A year later, Monroe has yet to decide on degree resolution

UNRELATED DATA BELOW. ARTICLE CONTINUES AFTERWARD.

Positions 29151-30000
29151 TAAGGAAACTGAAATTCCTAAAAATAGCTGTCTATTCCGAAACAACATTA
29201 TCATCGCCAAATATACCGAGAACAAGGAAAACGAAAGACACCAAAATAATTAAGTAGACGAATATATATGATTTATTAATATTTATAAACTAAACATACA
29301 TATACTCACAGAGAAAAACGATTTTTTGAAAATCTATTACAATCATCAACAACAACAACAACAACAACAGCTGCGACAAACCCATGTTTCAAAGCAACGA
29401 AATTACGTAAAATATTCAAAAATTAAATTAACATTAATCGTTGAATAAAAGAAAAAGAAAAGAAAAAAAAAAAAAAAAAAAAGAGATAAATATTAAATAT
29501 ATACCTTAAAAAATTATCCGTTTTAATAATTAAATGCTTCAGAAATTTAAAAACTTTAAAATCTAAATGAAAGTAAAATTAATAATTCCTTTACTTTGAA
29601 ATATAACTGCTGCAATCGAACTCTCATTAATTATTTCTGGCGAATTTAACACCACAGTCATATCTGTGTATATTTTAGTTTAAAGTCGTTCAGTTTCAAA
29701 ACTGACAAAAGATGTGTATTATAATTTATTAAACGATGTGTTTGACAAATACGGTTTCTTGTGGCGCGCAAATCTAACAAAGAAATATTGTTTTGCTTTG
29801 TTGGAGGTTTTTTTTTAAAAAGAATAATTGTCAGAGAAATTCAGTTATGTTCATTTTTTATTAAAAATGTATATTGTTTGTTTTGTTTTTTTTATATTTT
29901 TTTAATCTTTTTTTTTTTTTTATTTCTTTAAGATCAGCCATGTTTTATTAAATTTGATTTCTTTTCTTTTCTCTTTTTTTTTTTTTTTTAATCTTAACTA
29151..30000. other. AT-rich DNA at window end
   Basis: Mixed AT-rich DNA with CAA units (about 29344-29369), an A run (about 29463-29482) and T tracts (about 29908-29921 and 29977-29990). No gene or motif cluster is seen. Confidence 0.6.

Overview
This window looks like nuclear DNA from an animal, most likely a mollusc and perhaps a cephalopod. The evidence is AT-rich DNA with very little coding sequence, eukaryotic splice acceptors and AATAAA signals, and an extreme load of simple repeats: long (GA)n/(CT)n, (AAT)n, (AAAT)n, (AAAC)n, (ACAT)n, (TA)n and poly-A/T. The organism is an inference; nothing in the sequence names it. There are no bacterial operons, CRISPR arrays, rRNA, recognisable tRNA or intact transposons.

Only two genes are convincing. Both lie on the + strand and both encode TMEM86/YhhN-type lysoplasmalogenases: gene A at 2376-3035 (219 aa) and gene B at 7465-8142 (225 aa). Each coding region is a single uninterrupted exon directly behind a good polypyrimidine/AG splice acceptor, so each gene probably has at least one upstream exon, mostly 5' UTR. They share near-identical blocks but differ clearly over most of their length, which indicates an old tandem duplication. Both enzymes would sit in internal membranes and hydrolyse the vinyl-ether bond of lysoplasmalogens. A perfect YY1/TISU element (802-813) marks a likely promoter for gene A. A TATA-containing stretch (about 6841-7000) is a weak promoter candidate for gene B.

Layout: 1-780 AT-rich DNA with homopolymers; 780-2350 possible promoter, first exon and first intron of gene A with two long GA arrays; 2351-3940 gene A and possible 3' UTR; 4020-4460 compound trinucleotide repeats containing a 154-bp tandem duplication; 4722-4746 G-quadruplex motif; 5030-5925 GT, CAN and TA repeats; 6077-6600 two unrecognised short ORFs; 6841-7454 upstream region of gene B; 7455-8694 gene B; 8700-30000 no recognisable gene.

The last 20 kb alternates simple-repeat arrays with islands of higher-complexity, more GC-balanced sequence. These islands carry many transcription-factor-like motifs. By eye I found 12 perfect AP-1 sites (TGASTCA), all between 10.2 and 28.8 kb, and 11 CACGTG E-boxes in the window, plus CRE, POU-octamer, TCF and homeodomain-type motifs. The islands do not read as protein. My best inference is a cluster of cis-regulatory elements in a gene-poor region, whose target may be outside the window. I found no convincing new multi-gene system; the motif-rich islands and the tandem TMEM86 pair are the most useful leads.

Last year, Charlotte Mecklenburg Police Chief Rodney Monroe was at the center of an academic scandal. At issue was the legitimacy of his degree from Virginia Commonwealth University. A Virginia legislative investigation found the school shouldn't have awarded Monroe a bachelor's degree. He received the degree because high-ranking officials broke rules for him. Monroe held a press conference and announced he would accept responsibility to move past the controversy by exploring options that included going back to school or returning his degree. Last week marked a year since that press conference. As WFAE's Lisa Miller reports, Monroe has been largely silent on the issue ever since. In late October 2008 about a dozen reporters sat in a room at police headquarters. It was packed with supporters of Monroe, including a few city council members. Monroe said he wanted to put an end to the controversy surrounding the bachelor's in Interdisciplinary Studies he received from VCU in 2007. He delivered this statement as City Manager Curt Walton stood beside him: "I will accept responsibility for moving us forward by exploring various options for removing elements of this back-and-forth debate. What those options are I will continue to discuss with Curt Walton and my family in what is everyone's best interest." Monroe encouraged reporters to ask everything that was on their minds. "I don't want to see the calls tomorrow, you know, saying, 'Well, what about this?' Ask me now, please," he said. But Monroe did not answer all of the questions and gave many a cold reception. He said he completed a total of 122 hours mostly online from the University of Phoenix by the time he transferred to VCU while police chief in Richmond, Virginia. As a transfer student at VCU, Monroe was supposed to take at least 30 credit hours at the school, but he only completed six. He acknowledged at the press conference that VCU officials broke rules to benefit him, but says he had no idea they were doing it. In the wake of the scandal, two VCU deans resigned. A legislative investigation said it didn't find evidence of any wrongdoing by Monroe, but that he clearly shouldn't have been awarded the degree. But Monroe still lists the degree in his biography on the city's web site and Monroe has repeatedly refused to answer any questions about whether he's decided what to do about the degree. He has abruptly ended several interviews with WFAE as son as the issue was raised. WFAE's Julie Rose tried to ask him about it two weeks ago. "Chief, Chief, do you have any status on the.." began Rose. We finally got this vaguely-worded statement from Monroe. "What I stated to the community over a year ago was my desire to further my education. This goal will be met on a timetable that is best for my family and career. To date I have and continue to take additional classes," Monroe said. WFAE requested more information on the classes Monroe refers to in his statement. Captain Brian Cunningham, the head of CMPD's communications office, did not respond to our request. Queens University communications professor Leanne Pupch says Monroe should expect questions to continue until he decides what he's going to do about his degree. "Usually, if you want to put an end to the controversy, you resolve the issue," says Leanne Pupchek, a communications professor at Queens University. "You can't just say that you're putting an end to the issue without resolving it." Pupchek has worked in public relations for companies and public officials. "Certainly when you're talking from a public relations standpoint and damage control, you can't move quickly," she adds. "But one year has given him lots of time to choose an option that will help him bolster his legitimacy and trust within the Charlotte community." Monroe has had a lot of time not just to make a decision about his degree, but to prove himself on the job. The police department reports a 20 percent drop in crime. That's put him in the good graces of many people like City Council Member Andy Dulin. "I'm neither surprised nor disappointed about the degree issue," says Dulin. "But what I'm thrilled about is that Chief Monroe has come here, reorganized the men and women that make up our wonderful Charlotte Mecklenburg Police Department and I'm just thrilled that this community is safer now than it was before he came." Monroe has the support of city council on the degree matter with the exception of Patsy Kinsey. "I'm disappointed that he doesn't have that four year degree that is required by the city for his position," says Kinsey. "So I would feel much more comfortable if all this is reconciled." City Manager Curt Walton says Monroe still fulfills the requirements of the job since VCU has not revoked his degree. He declined to discuss Monroe's degree on tape saying personnel rules wouldn't let him say much else. VCU officials have said they can only revoke a degree in cases of a student's academic misconduct. Monroe can keep his degree since there's no evidence that Monroe knew or asked others to break rules for him. However, the Monroe scandal prompted VCU to change that policy. If the scandal broke today, his degree would likely be revoked. Last year the president of the Charlotte Fraternal Order of Police raised concerns and said Monroe's integrity was at stake. Randy Hagler says he still hears from officers bothered by the special treatment given to Monroe. But he says there's no use raising the issue since City Manager Curt Walton stands firmly behind the Police Chief. At last year's press conference, WBTV reporter Rob Tufano asked Walton about his commitment. "So he's your guy regardless?" "Absolutely," replied Walton. Monroe is also Tufano's guy. He's now part of Monroe's communications team.